As we welcome our newest associate John Tolhurst to the Ecotect Architect team, we are learning more about his latest research, which all started on a trip to Darwin last year.
For this trip, John was part a specially chosen team asked to determine whether a technology centre could be created to address remote Indigenous health challenges across Australia’s tropical north. The approach for the health research centre would be to focus on preventative health technologies that allow communities to improve their overall health and well-being. It was widely recognised that housing is probably the most needed technology for healthy living because of the widespread overcrowding in many remote communities.
From that study flowed an architectural research goal: Could an appealing building be created that would be completed in a factory, shipped to site to be erected into a small accommodation unit by a single person, in a day, and without special equipment? The other challenge would be that they wanted this building to not be a converted sea container or a low-spec mining donga. Instead, could it be a net-zero building and be deployed at a fraction of the cost of the usual methods?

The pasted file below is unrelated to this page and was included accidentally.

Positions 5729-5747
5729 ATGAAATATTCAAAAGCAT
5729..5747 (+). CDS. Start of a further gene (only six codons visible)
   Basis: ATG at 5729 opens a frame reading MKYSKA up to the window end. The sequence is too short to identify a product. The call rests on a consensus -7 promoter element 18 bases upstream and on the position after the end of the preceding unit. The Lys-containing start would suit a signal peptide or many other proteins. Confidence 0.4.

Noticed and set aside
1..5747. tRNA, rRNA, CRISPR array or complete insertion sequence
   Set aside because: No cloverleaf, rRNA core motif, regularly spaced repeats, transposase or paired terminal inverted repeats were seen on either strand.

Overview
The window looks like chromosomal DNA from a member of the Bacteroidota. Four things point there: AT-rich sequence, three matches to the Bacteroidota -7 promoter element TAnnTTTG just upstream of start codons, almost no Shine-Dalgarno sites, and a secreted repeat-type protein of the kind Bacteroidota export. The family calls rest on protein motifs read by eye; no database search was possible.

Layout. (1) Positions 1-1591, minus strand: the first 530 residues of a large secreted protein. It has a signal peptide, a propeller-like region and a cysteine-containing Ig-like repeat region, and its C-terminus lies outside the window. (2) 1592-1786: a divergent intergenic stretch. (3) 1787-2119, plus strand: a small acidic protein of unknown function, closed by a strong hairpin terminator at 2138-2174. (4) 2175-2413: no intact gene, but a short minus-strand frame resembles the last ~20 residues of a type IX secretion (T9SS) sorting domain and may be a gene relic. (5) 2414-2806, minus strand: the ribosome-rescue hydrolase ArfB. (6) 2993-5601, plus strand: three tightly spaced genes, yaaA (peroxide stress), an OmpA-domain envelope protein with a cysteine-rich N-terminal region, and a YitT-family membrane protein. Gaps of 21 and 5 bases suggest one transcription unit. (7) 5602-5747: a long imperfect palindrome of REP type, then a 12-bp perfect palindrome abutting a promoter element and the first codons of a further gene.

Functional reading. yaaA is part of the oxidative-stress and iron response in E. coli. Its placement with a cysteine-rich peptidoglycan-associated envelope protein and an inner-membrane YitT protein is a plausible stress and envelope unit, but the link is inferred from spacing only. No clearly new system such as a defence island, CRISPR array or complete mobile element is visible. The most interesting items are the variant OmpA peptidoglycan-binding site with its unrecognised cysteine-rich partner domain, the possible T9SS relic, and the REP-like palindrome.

The funny thing was that John thought it could and a year later, after developing and testing his solution, it is gaining interest across regional Australia. The solution uses a 500kg capacity hoist motor and cable to both lower a folded floor system and to then raise the roof. Revealed inside is a fully fitted out bathroom and kitchen – with electrics and plumbing already complete and ready to go. To do this means the systems must be tested before being shipped.
According to John, the vision is that after putting the building up, it rewards you with your afternoon cup of tea. His ‘pop up’ cottages can be implemented in a range of scenarios and settings at a fraction of the cost that would normally accompany these types of developments.
Prototype building during development
Internal view showing kitchen and bathroom area on right